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Pokémon GO’s physical activity boost doesn’t last

by Eric Frederiksen | December 15, 2016December 15, 2016 10:00 am PDT

A few weeks after all my friends started playing Pokémon GO, I wondered, “Is this just how it is now? Everyone going outside in the sun and stuff?” Nowadays, though, only one of those people is still playing the game. While that might be anecdotal, it seems indicative of a greater trend with the game, according to a study from Harvard University. When the game launched and everyone ventured out of their homes and into the sun to play

When the game launched and everyone ventured out of their homes and into the sun to play Pokémon GO, Niantic’s game was lauded as a new way to get people up and moving, but that movement did not transition into sustained fitness.

“We found that playing Pokémon GO moderately increases [players’] physical activity, but the effect was not sustained over [a] six week period,” said Katherine Howe, co-author of the study in an interview with The Guardian. The study looked at 560 Pokémon GO players who had reached level five or higher and 622 individuals who had not downloaded the game, automatically recording steps of those taking part in the study.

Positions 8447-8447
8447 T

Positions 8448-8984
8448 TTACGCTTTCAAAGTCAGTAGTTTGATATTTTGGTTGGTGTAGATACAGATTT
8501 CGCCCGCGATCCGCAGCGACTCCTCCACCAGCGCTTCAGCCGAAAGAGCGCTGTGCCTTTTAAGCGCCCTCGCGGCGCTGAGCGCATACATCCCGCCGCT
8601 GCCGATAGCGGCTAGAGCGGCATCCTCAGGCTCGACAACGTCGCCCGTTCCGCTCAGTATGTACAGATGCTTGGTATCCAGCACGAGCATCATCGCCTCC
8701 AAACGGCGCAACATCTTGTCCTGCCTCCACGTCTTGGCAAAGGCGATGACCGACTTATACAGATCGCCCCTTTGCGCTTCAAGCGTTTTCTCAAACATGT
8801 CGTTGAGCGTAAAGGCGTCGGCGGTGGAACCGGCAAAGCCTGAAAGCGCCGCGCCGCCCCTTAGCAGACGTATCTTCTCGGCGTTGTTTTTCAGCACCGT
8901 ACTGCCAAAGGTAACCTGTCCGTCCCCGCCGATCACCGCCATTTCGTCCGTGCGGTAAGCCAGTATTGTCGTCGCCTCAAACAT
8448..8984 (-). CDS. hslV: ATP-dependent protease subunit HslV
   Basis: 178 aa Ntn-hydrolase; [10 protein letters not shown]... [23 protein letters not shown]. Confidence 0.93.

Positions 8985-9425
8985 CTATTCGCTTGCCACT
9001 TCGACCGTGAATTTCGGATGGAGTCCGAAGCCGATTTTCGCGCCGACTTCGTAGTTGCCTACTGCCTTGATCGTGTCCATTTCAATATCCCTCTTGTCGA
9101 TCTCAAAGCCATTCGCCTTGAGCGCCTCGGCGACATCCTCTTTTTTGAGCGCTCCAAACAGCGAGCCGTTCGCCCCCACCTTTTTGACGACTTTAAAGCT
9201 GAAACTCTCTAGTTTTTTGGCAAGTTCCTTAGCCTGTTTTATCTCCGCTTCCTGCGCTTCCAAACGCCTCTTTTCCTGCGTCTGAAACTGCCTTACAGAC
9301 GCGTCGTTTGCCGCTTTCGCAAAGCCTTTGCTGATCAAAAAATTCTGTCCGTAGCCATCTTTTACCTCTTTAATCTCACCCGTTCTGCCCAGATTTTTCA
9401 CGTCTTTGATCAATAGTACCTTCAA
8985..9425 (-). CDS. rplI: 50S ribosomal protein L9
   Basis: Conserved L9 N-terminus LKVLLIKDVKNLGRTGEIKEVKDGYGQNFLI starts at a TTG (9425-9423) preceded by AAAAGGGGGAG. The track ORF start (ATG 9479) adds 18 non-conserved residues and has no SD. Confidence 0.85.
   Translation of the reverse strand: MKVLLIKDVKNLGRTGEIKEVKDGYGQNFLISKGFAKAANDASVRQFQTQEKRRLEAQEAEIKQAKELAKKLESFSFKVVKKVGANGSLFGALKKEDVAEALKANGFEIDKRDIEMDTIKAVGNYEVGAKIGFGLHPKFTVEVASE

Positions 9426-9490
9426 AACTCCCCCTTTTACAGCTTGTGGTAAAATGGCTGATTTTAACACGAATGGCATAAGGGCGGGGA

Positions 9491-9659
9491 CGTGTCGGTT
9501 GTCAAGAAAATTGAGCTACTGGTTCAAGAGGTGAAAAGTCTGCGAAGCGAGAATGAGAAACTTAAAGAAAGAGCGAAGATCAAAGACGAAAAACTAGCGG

“It is very objective data,” Howe said. “It wasn’t self-reported, so we really had an accurate reading of how many steps users and non-users of the game walked.”

Gotta Catch Some of ‘Em

When Pokémon GO released, players averaged an extra 955 steps per day above the 4500 steps they were already taking, which translates to about 11 minutes of extra walking per day, Howe said. That’s about half of what the World Health Organization recommends per week.

Within six weeks, however, the activity level returned to pre-download levels. The study looked specifically at the activity itself, not at the reasons behind it – whether it was simply people moving on to new things, technical problems and lack of updates with the game in its early days, or the onset of colder weather and the holiday season is unknown.

“There is huge potential for augmented reality games to be beneficial for our health,” Howe said, in spite of the study’s findings. “They give us a reason to go outside, walk, and socialize. So I think there is a huge potential to develop these games to not only increase physical activity but also boost mental well-being, mood, and social interaction for people of all ages.”

The Guardian

Eric Frederiksen

Eric Frederiksen has been a gamer since someone made the mistake of letting him play their Nintendo many years ago, pushing him to beg for his own,...

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